Fear Factory's Dino Cazares on living in the technocratic world the act's been singing about
Fear Factory was a pioneer of the so-called nü-metal genre, before that designation became a bit of an insult. An early proponent of the fusion of industrial and death metal, Fear Factory first realized that sonic alchemy with its influential 1995 album, Demanufacture. Since then, the band has explored a wider range of sounds and more rhythmic strategies than most of its peers.
The group's sound, a blend of melodic vocals, gruff and sweeping atmospherics, crunchy, brutal guitar work and relentless percussion, has often been imitated, but it's the small details in the mix that have always set Fear Factory apart. The band's latest record, 2012's The Industrialist, could sit alongside Killing Joke's most recent release in terms of the primal tones, dreaminess and aggression. We recently had the chance to speak with the good-humored and friendly Dino Cazares about brujeria, Demanufacture, his use of seven-string guitars and how The Industrialist is about the power of discovery.
Westword: You were in Excruciating Terror before Fear Factory. That was kind of around the dawn of the existence of grindcore. How did you become aware of that kind of music and become involved with it?
Dino Cazares: I used to work at a music store on Hollywood Boulevard, and a guy came in saying that his band needed a guitar player, so I said, "Okay, what's the name of your band?" He told me the name of the band, and I said I would go down and try out. I tried out, and it was basically a straight-up grindcore band. There was some good stuff about them, but they didn't have the work ethic that I was looking for. I wanted to make it in the music industry. I wanted it to be my career.
I lasted in the band for about a month. I had another band with Raymond [Herrera] called Ulceration. I thought I kind of wanted to do a band with him. Ulceration had more of a Godflesh vibe. Then I ran into the drummer of Fear Factory and said, "I think the three of us would make a great band." I first got with Burton [C. Bell] and then with Raymond, and I left Excruciating Terror after a month. I literally played one show with them and I was out.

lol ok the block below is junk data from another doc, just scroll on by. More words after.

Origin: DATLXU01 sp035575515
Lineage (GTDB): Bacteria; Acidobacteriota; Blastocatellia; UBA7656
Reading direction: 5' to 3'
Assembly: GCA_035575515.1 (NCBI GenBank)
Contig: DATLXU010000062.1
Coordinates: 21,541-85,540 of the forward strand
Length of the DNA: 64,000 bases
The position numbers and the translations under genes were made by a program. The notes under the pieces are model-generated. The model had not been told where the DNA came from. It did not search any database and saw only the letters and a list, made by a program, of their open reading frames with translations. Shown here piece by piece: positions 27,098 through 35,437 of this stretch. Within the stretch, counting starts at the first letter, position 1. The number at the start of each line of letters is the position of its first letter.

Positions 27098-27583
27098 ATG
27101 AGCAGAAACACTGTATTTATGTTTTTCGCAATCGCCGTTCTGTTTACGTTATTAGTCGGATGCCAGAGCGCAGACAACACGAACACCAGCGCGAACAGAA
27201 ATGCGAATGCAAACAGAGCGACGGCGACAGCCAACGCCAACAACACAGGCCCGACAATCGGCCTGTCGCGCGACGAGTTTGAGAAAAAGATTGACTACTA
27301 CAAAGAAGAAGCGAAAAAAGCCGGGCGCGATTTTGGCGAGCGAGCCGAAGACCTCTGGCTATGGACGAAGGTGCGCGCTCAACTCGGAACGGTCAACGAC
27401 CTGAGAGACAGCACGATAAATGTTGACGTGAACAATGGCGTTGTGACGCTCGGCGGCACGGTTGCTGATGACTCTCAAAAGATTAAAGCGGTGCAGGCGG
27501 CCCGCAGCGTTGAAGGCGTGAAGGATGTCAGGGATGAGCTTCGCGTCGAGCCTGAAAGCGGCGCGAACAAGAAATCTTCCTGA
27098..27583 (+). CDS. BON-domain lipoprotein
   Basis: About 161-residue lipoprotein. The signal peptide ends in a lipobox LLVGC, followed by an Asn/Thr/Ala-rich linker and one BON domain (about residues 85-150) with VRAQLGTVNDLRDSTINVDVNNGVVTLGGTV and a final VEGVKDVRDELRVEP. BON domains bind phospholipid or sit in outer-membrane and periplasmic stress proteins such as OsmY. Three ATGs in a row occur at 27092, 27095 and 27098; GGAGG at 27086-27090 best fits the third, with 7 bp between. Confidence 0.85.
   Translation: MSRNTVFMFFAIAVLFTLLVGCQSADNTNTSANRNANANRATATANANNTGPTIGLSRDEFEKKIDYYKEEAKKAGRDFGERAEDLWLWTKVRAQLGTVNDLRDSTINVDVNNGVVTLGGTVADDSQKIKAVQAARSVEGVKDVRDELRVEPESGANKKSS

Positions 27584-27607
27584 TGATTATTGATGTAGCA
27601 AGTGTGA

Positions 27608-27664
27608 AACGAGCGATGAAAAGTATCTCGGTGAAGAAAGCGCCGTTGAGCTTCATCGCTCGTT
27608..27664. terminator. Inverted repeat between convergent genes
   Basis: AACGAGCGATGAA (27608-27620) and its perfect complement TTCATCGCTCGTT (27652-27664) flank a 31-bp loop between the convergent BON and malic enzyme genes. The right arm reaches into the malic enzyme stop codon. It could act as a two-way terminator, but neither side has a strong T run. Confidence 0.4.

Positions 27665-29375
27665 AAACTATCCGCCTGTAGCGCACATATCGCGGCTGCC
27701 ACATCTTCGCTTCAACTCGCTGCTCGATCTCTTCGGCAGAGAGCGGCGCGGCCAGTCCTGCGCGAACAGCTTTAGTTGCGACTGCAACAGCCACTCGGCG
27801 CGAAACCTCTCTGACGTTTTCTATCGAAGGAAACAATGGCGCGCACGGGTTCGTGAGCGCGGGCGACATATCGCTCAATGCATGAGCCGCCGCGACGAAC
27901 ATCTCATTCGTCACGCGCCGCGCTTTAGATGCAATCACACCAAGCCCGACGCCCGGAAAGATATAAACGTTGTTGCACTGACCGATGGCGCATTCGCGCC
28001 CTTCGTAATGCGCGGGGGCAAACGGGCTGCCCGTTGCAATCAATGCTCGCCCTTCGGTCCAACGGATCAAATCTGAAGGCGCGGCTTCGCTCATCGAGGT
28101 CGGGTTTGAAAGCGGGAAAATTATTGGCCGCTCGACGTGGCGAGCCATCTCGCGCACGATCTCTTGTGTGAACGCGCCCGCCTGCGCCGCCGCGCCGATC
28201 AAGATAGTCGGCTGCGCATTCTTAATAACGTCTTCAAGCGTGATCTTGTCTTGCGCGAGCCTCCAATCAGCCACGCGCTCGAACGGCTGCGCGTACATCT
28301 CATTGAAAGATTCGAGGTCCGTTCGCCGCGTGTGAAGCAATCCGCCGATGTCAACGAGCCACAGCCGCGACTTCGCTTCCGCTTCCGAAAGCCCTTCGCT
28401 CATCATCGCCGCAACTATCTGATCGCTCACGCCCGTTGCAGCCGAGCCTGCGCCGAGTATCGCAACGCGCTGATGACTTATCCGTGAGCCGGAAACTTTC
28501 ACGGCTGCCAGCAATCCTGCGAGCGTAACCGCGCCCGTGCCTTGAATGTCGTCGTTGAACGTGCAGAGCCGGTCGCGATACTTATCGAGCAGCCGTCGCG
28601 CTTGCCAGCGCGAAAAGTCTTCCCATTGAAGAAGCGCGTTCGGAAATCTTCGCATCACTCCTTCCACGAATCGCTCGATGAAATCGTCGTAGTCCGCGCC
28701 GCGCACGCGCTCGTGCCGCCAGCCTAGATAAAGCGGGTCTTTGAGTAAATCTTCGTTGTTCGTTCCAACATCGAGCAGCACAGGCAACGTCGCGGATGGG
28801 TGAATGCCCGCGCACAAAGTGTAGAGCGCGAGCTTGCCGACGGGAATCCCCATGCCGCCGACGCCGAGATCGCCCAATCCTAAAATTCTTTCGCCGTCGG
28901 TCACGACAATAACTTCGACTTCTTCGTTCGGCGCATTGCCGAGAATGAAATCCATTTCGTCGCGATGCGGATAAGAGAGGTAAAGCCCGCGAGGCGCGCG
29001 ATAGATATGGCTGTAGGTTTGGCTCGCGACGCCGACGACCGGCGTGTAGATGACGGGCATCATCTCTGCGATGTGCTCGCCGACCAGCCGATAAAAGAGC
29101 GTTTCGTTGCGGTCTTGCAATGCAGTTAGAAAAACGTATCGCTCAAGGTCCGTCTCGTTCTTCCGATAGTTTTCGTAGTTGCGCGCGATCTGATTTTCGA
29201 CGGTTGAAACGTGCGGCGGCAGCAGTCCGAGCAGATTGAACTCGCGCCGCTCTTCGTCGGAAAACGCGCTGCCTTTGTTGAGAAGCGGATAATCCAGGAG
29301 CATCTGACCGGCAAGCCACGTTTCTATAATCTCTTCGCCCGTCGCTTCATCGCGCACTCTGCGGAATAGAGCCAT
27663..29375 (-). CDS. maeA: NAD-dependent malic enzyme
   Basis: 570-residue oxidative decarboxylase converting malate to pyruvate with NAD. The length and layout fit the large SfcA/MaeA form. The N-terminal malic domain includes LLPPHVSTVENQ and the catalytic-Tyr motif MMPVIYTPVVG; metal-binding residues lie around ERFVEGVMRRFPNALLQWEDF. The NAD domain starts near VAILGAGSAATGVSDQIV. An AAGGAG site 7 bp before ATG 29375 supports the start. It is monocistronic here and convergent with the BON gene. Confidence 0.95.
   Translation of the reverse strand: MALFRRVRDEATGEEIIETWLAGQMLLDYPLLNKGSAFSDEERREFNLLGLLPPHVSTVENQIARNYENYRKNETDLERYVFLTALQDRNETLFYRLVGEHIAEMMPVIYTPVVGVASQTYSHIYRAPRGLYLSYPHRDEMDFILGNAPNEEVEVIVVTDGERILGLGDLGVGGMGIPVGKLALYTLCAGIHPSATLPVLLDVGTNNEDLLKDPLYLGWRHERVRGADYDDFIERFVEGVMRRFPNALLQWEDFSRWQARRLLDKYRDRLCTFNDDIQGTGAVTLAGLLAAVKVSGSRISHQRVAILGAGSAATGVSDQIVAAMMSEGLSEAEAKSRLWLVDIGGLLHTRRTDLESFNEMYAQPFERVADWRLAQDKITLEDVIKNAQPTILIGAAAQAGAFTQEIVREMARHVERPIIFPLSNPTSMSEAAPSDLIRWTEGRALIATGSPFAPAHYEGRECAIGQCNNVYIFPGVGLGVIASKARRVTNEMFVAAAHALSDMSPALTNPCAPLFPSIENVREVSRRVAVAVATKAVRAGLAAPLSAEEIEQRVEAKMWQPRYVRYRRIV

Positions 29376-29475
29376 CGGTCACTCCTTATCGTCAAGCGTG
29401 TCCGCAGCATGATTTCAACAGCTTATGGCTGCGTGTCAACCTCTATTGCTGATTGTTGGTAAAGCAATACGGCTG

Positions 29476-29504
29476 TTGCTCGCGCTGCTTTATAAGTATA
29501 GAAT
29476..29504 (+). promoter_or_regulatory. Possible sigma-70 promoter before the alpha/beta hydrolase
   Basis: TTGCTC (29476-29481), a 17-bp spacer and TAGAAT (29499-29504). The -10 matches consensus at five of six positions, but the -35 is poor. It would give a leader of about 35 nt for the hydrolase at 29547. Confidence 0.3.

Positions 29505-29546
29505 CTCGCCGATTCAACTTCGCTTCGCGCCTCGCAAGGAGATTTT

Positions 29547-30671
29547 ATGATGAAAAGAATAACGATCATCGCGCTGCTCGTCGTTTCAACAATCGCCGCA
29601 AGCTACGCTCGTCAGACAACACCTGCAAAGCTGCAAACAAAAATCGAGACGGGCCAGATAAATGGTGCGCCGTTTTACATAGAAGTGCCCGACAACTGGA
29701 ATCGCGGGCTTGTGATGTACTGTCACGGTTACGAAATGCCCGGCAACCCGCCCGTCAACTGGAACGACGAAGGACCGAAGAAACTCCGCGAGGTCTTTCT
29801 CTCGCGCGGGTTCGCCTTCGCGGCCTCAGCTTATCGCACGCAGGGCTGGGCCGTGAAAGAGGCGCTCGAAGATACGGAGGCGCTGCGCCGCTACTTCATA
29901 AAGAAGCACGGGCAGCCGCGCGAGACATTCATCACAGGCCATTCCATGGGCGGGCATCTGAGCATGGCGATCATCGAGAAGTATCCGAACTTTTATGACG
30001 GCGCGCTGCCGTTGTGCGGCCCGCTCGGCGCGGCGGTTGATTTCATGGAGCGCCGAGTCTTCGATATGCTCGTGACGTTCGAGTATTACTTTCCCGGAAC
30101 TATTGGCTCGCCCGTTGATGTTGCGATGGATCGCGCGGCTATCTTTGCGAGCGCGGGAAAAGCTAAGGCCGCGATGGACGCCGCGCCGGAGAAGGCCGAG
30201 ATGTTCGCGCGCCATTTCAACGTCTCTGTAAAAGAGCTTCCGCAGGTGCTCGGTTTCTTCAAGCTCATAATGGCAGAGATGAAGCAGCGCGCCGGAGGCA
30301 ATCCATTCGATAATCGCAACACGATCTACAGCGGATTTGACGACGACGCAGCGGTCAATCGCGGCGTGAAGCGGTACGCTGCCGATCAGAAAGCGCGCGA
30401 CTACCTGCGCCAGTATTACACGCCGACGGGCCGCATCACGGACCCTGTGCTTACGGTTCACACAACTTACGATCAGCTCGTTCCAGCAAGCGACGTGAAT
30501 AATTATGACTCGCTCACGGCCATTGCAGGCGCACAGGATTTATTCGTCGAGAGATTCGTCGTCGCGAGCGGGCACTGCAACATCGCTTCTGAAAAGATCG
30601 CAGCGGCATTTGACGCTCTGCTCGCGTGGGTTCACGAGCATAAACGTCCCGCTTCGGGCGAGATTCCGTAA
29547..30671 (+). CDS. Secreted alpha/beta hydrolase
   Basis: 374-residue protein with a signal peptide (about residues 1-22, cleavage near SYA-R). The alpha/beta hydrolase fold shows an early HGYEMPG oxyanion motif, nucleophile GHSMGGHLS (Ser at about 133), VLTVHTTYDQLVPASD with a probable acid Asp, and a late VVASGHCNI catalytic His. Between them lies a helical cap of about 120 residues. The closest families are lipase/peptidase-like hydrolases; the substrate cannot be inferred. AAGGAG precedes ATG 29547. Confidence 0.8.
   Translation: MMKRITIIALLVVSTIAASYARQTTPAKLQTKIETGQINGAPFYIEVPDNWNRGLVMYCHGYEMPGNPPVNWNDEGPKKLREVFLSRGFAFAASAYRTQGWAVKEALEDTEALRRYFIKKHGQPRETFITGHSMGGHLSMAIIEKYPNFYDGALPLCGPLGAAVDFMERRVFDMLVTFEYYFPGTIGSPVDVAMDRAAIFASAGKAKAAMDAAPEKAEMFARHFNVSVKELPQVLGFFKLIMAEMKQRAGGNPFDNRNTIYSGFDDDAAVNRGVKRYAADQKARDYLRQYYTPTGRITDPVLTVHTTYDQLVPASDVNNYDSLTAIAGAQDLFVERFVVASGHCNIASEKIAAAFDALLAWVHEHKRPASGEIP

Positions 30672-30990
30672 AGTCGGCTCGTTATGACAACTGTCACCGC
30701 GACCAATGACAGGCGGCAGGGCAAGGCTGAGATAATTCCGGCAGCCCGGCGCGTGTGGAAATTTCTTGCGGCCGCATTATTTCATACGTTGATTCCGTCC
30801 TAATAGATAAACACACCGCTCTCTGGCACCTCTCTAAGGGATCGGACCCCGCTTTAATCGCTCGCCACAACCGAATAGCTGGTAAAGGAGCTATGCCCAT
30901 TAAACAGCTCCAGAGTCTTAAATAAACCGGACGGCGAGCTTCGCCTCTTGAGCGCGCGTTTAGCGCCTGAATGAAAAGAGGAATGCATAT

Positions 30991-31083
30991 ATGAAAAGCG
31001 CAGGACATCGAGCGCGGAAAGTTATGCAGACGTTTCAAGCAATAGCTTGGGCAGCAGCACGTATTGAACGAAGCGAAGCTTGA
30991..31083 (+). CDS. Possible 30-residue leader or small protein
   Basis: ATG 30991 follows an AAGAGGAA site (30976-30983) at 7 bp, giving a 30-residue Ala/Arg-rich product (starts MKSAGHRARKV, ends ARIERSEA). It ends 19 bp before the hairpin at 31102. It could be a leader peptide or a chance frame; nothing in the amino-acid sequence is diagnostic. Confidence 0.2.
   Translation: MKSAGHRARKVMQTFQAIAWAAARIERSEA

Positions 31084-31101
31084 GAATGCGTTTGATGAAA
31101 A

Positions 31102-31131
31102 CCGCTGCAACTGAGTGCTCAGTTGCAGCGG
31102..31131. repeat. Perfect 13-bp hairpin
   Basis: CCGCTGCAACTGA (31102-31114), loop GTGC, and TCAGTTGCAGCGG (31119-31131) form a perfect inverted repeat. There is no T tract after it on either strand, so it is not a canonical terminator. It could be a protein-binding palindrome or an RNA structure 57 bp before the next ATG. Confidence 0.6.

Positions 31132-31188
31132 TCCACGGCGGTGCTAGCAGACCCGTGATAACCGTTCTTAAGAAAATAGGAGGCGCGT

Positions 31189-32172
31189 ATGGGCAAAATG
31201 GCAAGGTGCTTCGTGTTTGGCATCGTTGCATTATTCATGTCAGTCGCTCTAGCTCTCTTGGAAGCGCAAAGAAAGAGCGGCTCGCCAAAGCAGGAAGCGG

How would you say that Godflesh influenced the early development of Fear Factory?
Just being a fan of Earache Records and everything that was coming out on that label. Everything from Carcass, Napalm Death, Godflesh -- all those bands. Godflesh was probably the one band that hit home with me, just extreme, fucking heavy stuff, heavy industrial stuff like I'd never heard in that extreme before. Burton and I wanted to start a band like that, and that was Ulceration.
So Ulceration was kind of an industrial-ish, grindcore-ish band?
I would call it just a straight-up industrial Godflesh rip-off -- because Godflesh had nothing fast. It just had more the overtones of heavy metal but just tuned way lower and way heavier.
Yeah, because Streetcleaner you could never say is very fast at all like grindcore in its usual form.
Totally. We were totally like Streetcleaner.
What did Brujeria allow you to do and to express that maybe you weren't able to in other bands?
That was my first band, believe it or not. That was the first band I started with a couple of other guys before Fear Factory, but you probably didn't hear about it until after Fear Factory. That was just us wanting to cross boundaries with Latin music. We wanted to sing in Spanish. We noticed no one was really doing extreme metal like that in Spanish. There was a very famous drug lord in Mexico that also believed in the occult and Satanism, and they sacrificed people.
Are you talking about Adolfo Constanzo in Matamoros?
Yes. Exactly. I don't want to go into full detail, but we saw that in the newspaper in 1987 or 1988 or around there. We were like, "Okay, fuck, this is sick." All of a sudden we said, "Let's start a band!" The singer said, "Well, I'm not really a singer, but fuck it, I'll try it." That's kind of how it came about. We just wanted to go somewhere different with it. We took the concept of what happened in Matamoros and just created a band out of it. And that's pretty much what it was. In between Fear Factory records, I was doing those records.
After we finished the second Fear Factory record, Demanufacture, I went in and did a Brujeria record called Raza Odiada, and I think that everything I learned from making the Demanufacture record, when I did the Raza Odiada, the second Brujeria album, the quality of it shot way up compared to the first record [for both bands].
Obviously, years later, I took my Brujeria character, Asesino, and what it was about, the story behind that person, and created my other project Asesino. Basically he's a hired assassin. He was a hired assassin for Brujeria, and now he's got his own army and his own crew, and he kills people. Asesino was a much more extreme version of Brujeria but it has its own vibe, kind of like how Divine Heresy was a much more extreme version of Fear Factory. You know, guitar solos, really fast tempos and so on.
I try to do something a little different for each of my projects. Brujeria was, lyrically, about politics, Satanism and drugs. Asesino, lyrically, was about raping, killing and Satanism. Divine Heresy was definitely lyrically different from Fear Factory. Fear Factory was more futuristic, and Divine Heresy was more everyday stuff.
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